It is hard to sustain a trilogy through three books. All too often the first book is the strongest, with a deterioration into irrelevance by the end. I really loved the first book, but I feel like this series really built to a symphonic crescendo before tapering off into the ending.
We begin The Amber Spyglass with Lyra being kept in an enchanted sleep by Mrs. Coulter, in a cave above a lake in her own world. Pantalaimon sleeps, ermine shaped, cuddled into her neck. Will seeks her, with the subtle knife in his possession, helped by the angels Baruch and Balthalmos. And Mary Malone flees her world, landing, finally, in a new place that we haven't seen before, where she begins to understand the nature of consciousness, and the elementary particles that are at the bottom of it. The various participants are headed for an elemental war between the Authority and the rebels, who seek to unchain humanity from the Authority and his archangel Metatron.
So, wow. This book has big themes - death and resurrection, the connection between sin and consciousness.
The two most important pieces of this book, I think, are Lyra's passage through the world of the dead, in which they confront the truth that the Authority and the Regent have been lying to everyone, making promises that they will achieve a place of joy and glory, when, in fact, "heaven" is really more of a prison camp than anything else. A place where those who have consciousness go, without their souls. And where they stay, in an endless, gray-lit world. One of the dead martyrs said:
"When we were alive, they told us that when we died we'd go to Heaven. And they said that Heaven was a place of joy and glory and we would spend eternity in the company of saints and angels praising the Almighty, in a state of bliss. That's what they said. And that's what led some of us to give our lives, and others to spend years in solitary prayer, while all the joy of life was going to waste around us and we never knew."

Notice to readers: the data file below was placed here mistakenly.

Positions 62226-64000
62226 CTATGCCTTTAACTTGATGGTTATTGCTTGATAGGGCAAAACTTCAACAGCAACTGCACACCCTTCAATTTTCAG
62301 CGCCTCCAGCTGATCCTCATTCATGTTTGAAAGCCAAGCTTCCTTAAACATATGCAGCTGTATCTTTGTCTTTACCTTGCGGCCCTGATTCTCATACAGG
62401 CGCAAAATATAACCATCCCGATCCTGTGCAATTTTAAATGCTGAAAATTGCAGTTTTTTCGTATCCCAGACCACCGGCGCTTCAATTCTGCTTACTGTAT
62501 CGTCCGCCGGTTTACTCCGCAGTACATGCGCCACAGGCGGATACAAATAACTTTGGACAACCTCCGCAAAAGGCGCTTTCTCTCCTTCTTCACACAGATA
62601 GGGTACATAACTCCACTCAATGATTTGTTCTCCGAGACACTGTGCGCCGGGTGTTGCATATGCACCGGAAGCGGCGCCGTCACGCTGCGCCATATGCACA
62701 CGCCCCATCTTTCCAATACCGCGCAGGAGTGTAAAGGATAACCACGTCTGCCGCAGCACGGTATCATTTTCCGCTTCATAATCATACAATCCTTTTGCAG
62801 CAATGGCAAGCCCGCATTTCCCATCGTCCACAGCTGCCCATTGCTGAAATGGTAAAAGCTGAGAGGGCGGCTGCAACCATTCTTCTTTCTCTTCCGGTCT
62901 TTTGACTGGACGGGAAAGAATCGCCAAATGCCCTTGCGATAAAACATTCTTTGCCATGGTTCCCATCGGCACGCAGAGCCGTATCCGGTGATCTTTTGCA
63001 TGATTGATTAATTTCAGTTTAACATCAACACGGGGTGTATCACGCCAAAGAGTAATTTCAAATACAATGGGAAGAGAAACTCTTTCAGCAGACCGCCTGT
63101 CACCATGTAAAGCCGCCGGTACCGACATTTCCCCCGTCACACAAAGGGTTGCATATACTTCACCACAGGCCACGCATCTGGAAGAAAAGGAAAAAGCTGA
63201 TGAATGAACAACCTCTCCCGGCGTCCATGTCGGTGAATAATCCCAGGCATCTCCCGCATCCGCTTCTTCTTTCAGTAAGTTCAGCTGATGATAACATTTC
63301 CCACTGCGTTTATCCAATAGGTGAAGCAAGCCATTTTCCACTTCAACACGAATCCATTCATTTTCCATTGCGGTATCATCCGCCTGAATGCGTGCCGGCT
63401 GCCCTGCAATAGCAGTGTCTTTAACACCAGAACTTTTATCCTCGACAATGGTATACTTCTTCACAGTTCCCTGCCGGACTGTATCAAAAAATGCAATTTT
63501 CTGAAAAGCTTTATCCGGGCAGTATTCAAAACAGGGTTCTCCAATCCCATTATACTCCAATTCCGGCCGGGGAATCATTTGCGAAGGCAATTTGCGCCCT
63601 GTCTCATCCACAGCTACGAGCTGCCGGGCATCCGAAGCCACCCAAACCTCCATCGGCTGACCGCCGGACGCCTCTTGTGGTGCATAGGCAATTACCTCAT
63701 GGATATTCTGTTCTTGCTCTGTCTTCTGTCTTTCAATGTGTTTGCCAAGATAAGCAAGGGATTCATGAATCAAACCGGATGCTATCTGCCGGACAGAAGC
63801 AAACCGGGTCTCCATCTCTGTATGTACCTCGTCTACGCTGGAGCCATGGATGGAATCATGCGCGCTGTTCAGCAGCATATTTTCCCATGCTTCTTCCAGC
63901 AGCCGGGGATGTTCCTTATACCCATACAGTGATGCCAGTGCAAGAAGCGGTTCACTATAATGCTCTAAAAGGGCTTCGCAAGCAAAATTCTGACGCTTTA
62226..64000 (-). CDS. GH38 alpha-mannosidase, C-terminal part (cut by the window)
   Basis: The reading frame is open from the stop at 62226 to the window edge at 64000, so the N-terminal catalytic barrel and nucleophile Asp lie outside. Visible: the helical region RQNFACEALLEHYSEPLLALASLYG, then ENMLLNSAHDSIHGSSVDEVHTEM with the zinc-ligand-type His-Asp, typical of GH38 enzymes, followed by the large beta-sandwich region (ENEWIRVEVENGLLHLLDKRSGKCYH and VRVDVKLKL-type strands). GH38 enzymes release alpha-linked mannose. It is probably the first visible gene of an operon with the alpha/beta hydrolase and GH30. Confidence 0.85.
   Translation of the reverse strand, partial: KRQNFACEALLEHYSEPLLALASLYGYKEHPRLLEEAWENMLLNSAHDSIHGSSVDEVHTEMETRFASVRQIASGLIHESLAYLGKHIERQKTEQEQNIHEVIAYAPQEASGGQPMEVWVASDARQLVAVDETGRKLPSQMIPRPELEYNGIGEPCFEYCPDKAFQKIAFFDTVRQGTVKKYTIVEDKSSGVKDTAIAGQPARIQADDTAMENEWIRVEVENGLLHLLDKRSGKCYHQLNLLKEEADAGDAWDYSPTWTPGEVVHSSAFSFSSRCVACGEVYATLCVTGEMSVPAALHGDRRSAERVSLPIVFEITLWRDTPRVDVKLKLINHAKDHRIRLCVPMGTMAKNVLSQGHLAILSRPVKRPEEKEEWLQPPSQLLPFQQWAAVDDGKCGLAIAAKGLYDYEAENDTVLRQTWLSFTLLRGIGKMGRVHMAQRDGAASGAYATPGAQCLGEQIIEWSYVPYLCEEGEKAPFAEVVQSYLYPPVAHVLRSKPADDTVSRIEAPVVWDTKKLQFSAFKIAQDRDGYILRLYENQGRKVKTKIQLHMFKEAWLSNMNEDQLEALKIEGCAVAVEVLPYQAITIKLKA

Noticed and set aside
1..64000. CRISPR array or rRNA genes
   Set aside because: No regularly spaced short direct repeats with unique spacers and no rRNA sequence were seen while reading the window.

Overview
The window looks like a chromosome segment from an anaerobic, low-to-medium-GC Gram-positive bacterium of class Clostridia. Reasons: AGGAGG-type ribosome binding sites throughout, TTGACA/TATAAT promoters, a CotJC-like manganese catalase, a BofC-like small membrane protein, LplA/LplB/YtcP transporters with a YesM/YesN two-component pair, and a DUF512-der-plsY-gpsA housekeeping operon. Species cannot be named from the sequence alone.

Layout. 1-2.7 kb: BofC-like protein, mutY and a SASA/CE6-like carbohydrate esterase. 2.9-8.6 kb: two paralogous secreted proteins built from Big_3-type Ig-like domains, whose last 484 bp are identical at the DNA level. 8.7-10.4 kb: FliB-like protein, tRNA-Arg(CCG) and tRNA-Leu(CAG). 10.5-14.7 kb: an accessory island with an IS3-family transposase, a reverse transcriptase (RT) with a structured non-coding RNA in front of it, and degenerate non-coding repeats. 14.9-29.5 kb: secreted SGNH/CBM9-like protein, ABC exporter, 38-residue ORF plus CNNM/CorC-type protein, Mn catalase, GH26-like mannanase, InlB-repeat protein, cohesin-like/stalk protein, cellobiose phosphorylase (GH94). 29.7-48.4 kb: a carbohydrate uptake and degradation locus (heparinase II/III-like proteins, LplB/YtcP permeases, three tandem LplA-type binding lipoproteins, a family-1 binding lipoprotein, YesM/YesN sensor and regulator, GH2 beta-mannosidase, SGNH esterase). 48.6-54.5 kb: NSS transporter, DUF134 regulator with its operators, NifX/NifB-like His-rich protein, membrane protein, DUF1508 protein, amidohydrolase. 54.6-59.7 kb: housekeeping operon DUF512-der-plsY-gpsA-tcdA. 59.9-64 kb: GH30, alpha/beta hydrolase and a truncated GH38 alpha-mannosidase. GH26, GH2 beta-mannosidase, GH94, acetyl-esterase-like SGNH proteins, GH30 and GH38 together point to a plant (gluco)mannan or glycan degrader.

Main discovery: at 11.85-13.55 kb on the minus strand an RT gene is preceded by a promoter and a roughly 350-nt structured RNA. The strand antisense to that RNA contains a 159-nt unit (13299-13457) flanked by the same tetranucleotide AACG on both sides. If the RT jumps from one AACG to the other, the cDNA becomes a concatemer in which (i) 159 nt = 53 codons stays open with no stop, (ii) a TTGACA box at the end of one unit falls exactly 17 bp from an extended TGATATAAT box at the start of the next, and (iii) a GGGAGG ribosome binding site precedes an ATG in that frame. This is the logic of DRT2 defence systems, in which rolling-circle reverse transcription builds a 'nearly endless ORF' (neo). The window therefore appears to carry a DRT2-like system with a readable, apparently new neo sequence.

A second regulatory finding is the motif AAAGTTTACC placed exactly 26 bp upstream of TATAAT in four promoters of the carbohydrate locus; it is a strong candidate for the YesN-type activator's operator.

I think that what Pullman is trying to say in this series, as much as he is trying to say anything, is that the emphasis place by religion on the hereafter is a confidence trick. It's a way to get us to ignore truth, and the truth is that the only obligation that we have is to live consciously, and to go about the business of building what he refers to as the "Republic of Heaven" in the here and now. Because when we die, our consciousness dies with us, and
"[w]e'll be alive again in a thousand blades of grass, and a million leaves; we'll be falling in teh raindrops and blowing in the fresh breeze; we'll be glittering in the dew under the stars and the moon out there in the physical world, which is our true home and always was."
And whatever redemption we hope to gain must be done here. Now. Today.
This last book really focuses on the theme of Lyra and Will re-enacting the fall, with Lyra playing the part of Eve, and Will playing the part of Adam, and Mary Malone playing the part of the serpent. This is a bit obscure, but what I took away from it was that Pullman believes that it was that original "sin" that made us sentient, that gave us consciousness. Without the bite from the apple, Dust would not have coalesced, would not have become what it became.
And while the battle rages on, the Authority is trying to banish Dust from the world, because when Dust is gone, so is our consciousness. We will return to what we were before the fall - the adults who've had their souls eaten by the Specters. They lack will, are mere automatons, in a zombie like state. That is what The Authority proposes, essentially, for everyone. So, the fall was a gift, not a curse, and gave humanity all that came after, everything we have done and created and loved and learned.
I'm sure there is more that I could say, but I'm going to wrap up this post because it has gone on long enough. Even at this point, having just finished the trilogy, I am looking forward to a reread. This is one of those series that will mean different things every single time I read it.